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Blind NY Resident Suing 50 US Colleges


December 11, 2018 11:56 AM
by Susan Dutca-Lovell
A blind New York resident is suing 50 colleges nationwide over the accessibility of their websites. According to Jason Camacho, the colleges are in violation of the Americans with Disabilities Act, as their websites are not accessible to people with disabilities. This is not the first time Camacho has sued higher education institutions over website accessibility.

A blind New York resident is suing 50 colleges nationwide over the accessibility of their websites. According to Jason Camacho, the "colleges are in violation of the Americans with Disabilities Act, as their websites are not accessible to people with disabilities." This is not the first time Camacho has sued higher education institutions over website accessibility.

The majority of the colleges being sued are private colleges, but there are also large research universities included in the lawsuit. Camacho, who uses a screen reader, stated that he experienced barriers when trying to access colleges' websites."If the website is not accessible, you're shut out," stated his attorney Jeffrey Gottlieb.

In the past, Camacho and Gottlieb worked together to sue higher education institutions over website accessibility. The cases were settled out of court and the terms of the settlement are confidential. Filing a lawsuit as a first move "puts universities on the defensive and is automatically adversarial," said director of public relations at the National Federation of the Blind. He added that "it's not necessarily a bad thing that someone who isn't attending a university yet is doing some advocacy."

"It's beside the point whether there are 50 or 1,000 lawsuits," stated one law professor at Syracuse University. "These cases are reflective of a larger systemic problem - that there is a lack of a strong commitment by many institutions to try to be as inclusive as possible."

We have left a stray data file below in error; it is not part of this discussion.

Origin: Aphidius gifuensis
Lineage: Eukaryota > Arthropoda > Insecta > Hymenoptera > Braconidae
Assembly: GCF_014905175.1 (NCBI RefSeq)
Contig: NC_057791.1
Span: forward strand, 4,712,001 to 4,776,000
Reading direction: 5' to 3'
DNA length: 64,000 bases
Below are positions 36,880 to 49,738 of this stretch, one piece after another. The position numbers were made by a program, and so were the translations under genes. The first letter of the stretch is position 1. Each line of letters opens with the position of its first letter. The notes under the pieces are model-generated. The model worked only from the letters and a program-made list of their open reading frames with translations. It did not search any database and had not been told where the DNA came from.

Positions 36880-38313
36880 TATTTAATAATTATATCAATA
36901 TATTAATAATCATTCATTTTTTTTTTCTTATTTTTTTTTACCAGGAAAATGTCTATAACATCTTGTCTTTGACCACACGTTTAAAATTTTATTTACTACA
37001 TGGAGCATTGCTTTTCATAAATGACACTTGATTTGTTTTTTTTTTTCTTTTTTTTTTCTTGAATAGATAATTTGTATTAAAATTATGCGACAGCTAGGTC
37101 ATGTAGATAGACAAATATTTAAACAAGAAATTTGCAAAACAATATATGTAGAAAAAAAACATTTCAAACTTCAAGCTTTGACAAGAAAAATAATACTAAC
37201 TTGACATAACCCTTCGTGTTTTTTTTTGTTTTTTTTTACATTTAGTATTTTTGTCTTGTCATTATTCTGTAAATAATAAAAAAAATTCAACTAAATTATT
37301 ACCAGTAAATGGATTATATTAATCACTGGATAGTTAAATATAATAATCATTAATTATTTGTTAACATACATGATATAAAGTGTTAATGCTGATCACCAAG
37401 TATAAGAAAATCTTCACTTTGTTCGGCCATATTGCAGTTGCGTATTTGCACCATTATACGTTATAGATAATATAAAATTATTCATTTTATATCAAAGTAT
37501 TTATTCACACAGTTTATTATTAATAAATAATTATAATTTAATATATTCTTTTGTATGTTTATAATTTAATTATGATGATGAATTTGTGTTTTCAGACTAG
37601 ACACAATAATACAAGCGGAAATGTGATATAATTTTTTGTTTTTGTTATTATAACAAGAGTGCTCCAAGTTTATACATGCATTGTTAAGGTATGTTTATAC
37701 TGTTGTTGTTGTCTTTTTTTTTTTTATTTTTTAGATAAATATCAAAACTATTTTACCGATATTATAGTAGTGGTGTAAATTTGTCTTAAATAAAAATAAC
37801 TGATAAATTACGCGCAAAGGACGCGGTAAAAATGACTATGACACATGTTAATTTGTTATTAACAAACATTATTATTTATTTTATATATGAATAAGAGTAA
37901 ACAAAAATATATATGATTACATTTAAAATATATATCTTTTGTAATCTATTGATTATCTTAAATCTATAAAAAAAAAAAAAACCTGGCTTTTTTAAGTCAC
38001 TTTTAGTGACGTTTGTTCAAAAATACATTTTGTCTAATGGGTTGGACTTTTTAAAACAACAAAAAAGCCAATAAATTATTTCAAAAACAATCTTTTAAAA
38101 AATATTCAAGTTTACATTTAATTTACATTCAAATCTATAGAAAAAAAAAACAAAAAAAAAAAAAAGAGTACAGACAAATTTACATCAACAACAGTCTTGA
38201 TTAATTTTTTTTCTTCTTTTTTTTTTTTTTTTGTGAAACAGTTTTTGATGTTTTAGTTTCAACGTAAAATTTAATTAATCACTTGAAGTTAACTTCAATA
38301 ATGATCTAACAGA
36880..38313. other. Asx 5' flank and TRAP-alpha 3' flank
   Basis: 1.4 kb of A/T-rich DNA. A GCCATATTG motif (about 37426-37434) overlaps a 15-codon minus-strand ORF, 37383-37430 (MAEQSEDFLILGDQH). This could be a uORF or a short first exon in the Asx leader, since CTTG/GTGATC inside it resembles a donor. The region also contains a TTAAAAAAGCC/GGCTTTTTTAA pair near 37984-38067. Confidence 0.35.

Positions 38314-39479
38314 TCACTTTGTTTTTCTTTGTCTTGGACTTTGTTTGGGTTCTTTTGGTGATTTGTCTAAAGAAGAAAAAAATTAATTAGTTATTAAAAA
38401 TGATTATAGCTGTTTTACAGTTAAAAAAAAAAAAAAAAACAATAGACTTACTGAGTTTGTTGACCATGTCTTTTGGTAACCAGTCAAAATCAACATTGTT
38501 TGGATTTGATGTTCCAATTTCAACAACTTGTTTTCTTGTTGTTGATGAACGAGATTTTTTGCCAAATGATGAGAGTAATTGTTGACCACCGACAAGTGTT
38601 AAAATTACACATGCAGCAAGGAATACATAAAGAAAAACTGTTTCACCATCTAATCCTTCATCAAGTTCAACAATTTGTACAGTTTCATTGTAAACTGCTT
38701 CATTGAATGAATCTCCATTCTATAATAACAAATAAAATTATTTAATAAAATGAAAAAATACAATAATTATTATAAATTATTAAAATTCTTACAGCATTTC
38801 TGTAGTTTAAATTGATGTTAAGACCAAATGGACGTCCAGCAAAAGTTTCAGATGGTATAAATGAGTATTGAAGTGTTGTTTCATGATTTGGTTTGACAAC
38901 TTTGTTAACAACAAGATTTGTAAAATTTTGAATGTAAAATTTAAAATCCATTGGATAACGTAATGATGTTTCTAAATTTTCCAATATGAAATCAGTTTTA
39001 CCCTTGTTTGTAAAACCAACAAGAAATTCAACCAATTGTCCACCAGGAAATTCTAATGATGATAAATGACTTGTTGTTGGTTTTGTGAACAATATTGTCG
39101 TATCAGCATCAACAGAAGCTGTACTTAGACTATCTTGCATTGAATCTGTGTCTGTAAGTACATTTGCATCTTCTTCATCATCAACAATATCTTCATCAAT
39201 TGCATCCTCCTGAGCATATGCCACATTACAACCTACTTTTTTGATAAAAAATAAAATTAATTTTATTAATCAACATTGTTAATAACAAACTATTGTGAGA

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Henry S  on  12/23/2018 6:38:04 PM commented:

I am a person who is blind and attending an online university. I will admit that I have had accessibility issues with some of my course work. Of course, it well within my rights to sue.; however, “At the end of the day, Who is the winner?” as he continues to sue, the only result that would be garnered is kneejerk animosity filled reactions that only creates more accessibility issues. There will be band-aid fixes, symptoms, instead of a cure for the sickness. Like me, he needs to take on the attitude of “Let’s work together and solve the problem.” The fact that there are now online degree programs is a step in the right direction because for some of us, traveling to a university or college is not feasible. Another thought is he even planning to attend any of these colleges that he is suing.

Darren G  on  12/17/2018 9:12:29 AM commented:

CLEARLY a ploy.. An atty and a blind guy working together to sue unsuspecting colleges. Surely he had no intention of attending ANY of the colleges as he makes his money screwing over the public. Actual students will be the ones paying the bill! SCUMBAG!!!

Trinity G.  on  12/13/2018 4:48:35 PM commented:

Proof that people are just greedy. It's not the colleges fault that you're blind - and I doubt many of them anticipated this snag when it comes to technology and the future. After all, colleges did fine welcoming in Helen Keller, but they also didn't have computers back then. It's not like colleges aren't trying to be inclusive; they just couldn't have anticipated this problem!

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